The enactment also replaces Part 18 of the Act with a new, comprehensive set of rules on political financing that corrects a number of deficiencies in the Act. Notably, the enactment
(a) increases the annual contribution limits for contributions to registered parties, registered associations, candidates and nomination and leadership contestants to $1,500 per year and by $25 per year after the first year;
(b) increases the amount that candidates and leadership contestants may contribute to their own campaigns to $5,000 and $25,000, respectively;
(c) permits registered parties and registered associations to make transfers to candidates before their nomination is confirmed by the returning officer;
(d) requires a registered party’s auditor to complete a compliance audit in relation to its election expenses return indicating that the party has complied with the political financing rules;
(e) requires registered parties, registered associations and candidates to disclose details of expenses for voter contact calling services in their returns;
(f) reforms the rules governing unpaid claims, making it an offence for claims to remain unpaid after three years and strengthening the reporting of unpaid claims;
(g) reforms the reporting requirements of leadership contestants;
(h) permits higher spending limits for registered parties and candidates if an election period is longer than the 37-day minimum;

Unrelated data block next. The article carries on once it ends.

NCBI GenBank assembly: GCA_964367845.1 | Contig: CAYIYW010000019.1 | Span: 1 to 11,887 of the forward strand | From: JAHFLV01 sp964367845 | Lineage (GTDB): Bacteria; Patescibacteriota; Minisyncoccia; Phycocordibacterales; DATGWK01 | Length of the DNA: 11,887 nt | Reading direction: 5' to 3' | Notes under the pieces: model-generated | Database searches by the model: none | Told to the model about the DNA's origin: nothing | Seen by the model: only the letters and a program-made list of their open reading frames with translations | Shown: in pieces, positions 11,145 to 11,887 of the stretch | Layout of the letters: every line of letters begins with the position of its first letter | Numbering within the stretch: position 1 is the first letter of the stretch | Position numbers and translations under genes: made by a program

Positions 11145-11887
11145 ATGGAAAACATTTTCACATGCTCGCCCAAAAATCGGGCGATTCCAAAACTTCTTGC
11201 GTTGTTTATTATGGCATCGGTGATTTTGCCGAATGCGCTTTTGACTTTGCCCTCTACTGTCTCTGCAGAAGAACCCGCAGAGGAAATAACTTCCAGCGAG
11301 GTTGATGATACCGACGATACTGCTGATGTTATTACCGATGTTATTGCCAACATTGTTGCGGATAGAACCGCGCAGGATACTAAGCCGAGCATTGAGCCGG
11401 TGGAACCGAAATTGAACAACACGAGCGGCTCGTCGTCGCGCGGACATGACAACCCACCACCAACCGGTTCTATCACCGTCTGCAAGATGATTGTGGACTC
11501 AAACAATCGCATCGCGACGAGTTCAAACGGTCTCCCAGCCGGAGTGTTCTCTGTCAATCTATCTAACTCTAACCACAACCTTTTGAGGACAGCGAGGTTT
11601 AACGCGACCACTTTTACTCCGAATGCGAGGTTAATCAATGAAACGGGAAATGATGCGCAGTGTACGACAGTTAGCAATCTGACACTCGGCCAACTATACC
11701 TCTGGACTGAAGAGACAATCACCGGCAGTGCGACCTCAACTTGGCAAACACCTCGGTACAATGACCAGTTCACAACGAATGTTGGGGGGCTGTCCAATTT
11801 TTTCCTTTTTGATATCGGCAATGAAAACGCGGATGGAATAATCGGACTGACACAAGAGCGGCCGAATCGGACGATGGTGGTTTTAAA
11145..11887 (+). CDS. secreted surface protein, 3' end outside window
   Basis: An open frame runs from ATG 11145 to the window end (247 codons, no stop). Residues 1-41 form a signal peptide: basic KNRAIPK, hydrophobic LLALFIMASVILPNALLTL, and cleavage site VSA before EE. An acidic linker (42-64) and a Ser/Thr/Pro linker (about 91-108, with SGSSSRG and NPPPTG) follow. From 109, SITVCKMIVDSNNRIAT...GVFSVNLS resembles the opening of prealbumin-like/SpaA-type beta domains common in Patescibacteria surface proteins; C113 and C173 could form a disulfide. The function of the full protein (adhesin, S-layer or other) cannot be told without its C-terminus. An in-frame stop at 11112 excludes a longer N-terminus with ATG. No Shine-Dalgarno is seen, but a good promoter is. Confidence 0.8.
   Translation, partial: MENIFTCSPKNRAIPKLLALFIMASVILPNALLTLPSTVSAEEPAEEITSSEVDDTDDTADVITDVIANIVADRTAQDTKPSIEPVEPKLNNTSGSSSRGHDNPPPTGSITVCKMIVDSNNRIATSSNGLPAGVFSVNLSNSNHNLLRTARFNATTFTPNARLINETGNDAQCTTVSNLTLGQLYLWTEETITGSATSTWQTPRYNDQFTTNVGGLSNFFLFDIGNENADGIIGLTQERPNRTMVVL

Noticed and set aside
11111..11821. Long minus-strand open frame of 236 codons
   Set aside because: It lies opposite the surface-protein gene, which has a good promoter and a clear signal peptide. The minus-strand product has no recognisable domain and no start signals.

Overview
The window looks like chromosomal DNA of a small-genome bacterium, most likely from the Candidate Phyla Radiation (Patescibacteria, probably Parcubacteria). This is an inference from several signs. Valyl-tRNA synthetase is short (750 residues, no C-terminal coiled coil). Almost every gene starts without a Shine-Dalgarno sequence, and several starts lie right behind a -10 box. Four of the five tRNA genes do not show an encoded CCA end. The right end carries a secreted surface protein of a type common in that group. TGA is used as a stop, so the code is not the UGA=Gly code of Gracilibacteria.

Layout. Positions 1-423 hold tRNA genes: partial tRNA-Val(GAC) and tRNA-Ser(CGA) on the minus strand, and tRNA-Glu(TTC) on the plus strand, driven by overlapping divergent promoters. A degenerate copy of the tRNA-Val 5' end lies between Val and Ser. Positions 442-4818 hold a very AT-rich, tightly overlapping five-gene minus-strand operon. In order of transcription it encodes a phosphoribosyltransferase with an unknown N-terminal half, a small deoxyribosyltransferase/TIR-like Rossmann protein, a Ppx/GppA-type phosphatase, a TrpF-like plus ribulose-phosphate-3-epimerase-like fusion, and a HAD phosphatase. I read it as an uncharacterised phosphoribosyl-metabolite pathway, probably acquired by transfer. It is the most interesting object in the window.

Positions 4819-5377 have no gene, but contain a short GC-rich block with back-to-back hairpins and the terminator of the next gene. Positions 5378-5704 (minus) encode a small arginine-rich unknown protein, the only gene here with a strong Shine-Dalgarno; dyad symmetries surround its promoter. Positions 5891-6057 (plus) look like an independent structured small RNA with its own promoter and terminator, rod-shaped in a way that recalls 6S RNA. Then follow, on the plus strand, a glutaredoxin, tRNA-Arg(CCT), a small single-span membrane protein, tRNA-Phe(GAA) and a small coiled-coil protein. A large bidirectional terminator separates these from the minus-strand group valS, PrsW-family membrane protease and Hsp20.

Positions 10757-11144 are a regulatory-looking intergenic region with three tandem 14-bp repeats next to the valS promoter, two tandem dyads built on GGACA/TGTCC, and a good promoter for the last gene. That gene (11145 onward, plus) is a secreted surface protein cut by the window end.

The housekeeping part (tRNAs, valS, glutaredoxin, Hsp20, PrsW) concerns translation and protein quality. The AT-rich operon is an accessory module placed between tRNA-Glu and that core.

(i) includes new rules on political loans; and
(j) defines “capital asset” for the purposes of reporting the distribution cost of advertising or promotional material transmitted to the public using a capital asset, so that the expense is reported as the corresponding rental value for the period in which it was used, and for the purpose of the disposal of the campaign surplus.
With respect to voter identification, the enactment amends the Act to require the same voter identification for voting at the office of the returning officer in an elector’s own riding as it requires for voting at ordinary polls. It also prohibits the use of the voter information card as proof of identity, eliminates the ability of an elector to prove their identity through vouching, allows an elector to swear a written oath of their residence provided that their residence is attested to on oath by another elector, and requires an elector whose name was crossed off the electors’ list in error to take a written oath before receiving a ballot.
The enactment also amends the Act to provide an extra day of advance polling on the eighth day before polling day, creating a block of four consecutive advance polling days between the tenth and seventh days before polling day. It requires a separate ballot box for each day of advance polling and details procedures for the opening and closing of ballot boxes during an advance poll. Finally, it gives returning officers the authority to recover ballot boxes on the Chief Electoral Officer’s direction if the integrity of the vote is at risk.
The enactment also amends the Act to, among other things, establish a process to communicate polling station locations to electors, candidates and political parties, to provide that only an elector’s year of birth is to be displayed on the lists of electors used at the polls, instead of the full date of birth, to permit candidates’ representatives to move to any polling station in the electoral district after being sworn in at any polling station in the district and to establish a procedure for judicial recounts.